Ireland lost 36,500 jobs in January – equal to a monthly loss of 2.3m in the US. As the budget deficit surges to 12pc of GDP, Dublin is cutting wages, disguised as a pension levy. It has announced "Rooseveltian measures" to rescue the foundering companies.
There are some wonkish and lengthy but important economic posts this weekend. Compliments of Infectious Greed is Coming Up To Date On The Great Depression by Dr. Edward Hugh, who refers favorably to comments of Dr. Paul Krugman. I couldn't read it all, but the basic message is increasing evidence that the U.S. is indeed following the Japanese experience into deflation, with what is called a liquidity trap. I do recommend that you click onto the article on peruse the two graphs showing money supply growth in Japan 1997-2004 and Japan Money Supply and different amounts borrowed by different sectors. These graphs demonstrate that rapid money supply growth can be associated with deflation.
The Japan-U.S. similarity was stated clearly here on January 6, 2009 in Land of the Setting Sun, which began: "We are Japan".
Another more controversial economics article is printed in toto in Naked Capitalism. It is titled Steve Keen: "The Roving Cavaliers of Credit (or Why Ben's Helicopter Will Fail). The intellectual gist is that credit creation precedes and dominates money supply growth. It therefore supports the empirical evidence out of Japan and out of the ongoing U.S. crisis that a real credit collapse can cause deflation despite surging money supply measures. I cannot begin to give this writeup a fair explanation. It is more revolutionary that the prior one, but it is fascinating to see intellectual support for the deflationary debt collapse hypothesis emerging. Interested parties can get the gist of the argument quickly, though the article is very long.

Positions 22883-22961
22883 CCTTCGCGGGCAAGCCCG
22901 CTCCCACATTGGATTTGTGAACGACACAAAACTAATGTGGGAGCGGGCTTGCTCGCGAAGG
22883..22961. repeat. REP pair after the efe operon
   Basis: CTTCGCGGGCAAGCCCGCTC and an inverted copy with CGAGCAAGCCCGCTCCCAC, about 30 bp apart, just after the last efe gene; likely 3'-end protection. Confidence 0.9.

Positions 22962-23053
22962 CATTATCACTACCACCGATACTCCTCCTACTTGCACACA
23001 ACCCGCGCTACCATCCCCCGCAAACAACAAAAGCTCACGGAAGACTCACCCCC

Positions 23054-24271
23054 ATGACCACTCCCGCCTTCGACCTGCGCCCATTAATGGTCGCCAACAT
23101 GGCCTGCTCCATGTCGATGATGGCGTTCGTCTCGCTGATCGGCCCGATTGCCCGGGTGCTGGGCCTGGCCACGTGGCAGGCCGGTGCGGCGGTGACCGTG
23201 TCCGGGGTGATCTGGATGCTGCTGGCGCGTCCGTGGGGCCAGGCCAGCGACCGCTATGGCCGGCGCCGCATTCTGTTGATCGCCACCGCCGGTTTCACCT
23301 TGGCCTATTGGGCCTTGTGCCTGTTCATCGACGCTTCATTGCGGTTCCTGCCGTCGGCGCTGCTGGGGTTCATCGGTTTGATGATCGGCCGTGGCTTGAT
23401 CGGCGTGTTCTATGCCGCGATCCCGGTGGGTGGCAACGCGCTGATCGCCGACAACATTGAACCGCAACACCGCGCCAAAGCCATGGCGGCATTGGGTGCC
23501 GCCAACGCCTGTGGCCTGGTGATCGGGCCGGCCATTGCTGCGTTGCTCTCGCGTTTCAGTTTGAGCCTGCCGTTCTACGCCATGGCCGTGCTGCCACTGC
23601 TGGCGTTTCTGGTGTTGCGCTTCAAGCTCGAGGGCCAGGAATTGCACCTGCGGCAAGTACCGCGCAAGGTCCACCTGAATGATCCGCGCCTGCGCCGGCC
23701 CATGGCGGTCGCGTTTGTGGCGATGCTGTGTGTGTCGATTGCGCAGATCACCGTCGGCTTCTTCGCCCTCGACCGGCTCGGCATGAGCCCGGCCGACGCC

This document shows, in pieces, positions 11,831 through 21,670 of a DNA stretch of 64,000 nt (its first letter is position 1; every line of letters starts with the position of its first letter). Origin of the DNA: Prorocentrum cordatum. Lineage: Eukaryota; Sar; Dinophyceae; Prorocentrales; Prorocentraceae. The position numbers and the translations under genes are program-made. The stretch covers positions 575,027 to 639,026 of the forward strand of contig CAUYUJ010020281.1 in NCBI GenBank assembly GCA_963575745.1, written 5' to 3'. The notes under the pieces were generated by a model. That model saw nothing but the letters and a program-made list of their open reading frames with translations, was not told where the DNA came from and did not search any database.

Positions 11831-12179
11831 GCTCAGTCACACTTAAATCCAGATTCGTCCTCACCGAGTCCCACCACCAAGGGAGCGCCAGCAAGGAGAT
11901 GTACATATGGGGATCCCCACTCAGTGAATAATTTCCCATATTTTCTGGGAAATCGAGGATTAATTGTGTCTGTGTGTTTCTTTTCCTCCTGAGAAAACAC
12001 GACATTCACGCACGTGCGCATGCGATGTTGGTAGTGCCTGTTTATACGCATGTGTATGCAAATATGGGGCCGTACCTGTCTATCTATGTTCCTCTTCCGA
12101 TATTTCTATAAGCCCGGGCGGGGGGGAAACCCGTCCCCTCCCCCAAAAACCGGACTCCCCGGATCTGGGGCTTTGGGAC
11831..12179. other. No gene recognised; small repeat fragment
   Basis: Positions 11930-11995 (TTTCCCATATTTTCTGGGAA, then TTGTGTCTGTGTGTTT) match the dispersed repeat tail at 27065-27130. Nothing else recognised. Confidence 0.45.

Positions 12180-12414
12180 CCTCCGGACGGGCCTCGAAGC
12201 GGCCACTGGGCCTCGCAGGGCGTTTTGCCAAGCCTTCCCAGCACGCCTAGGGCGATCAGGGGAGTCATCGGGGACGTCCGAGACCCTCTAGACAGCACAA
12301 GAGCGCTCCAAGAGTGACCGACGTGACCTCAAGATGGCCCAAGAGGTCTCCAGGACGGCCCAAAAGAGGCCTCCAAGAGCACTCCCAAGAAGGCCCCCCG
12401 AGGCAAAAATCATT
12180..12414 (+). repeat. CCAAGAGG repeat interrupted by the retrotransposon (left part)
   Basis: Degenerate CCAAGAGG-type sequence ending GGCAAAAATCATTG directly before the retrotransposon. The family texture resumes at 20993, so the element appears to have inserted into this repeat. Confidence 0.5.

The Econblog Review proprietary Bloomberg video indicator is suggesting that it may be near time to buy intermediate Treasuries: it is reassuring that the video title: "Crescenzi Says Bear Market May Develop for Treasuries" has been present perhaps all weekend. Technically, the yield back-up has been sharp and severe: from about 2% to about 3% in less than 2 months, and the yield is approaching the prior recession's low of about 3.1%, which could represent resistance. There is deflation; the price of gold is churning; my daughter reports that a normally bustling mall in a prosperous area was empty; and "everyone knows" that other than short Treasuries, yields have nowhere to go but up.
Re stocks, our proprietary Big Mac indicator showed nonconfirmation of last week's Dow rally, as MCD barely budged. When market leaders with continued strong fundamentals and reasonable valuations can't even keep up with the market on a strong up week, one should worry that the rally is more short-covering than real.
Gold remains the beneficiary of the global anxiety. The trader in me remains wary of it for now.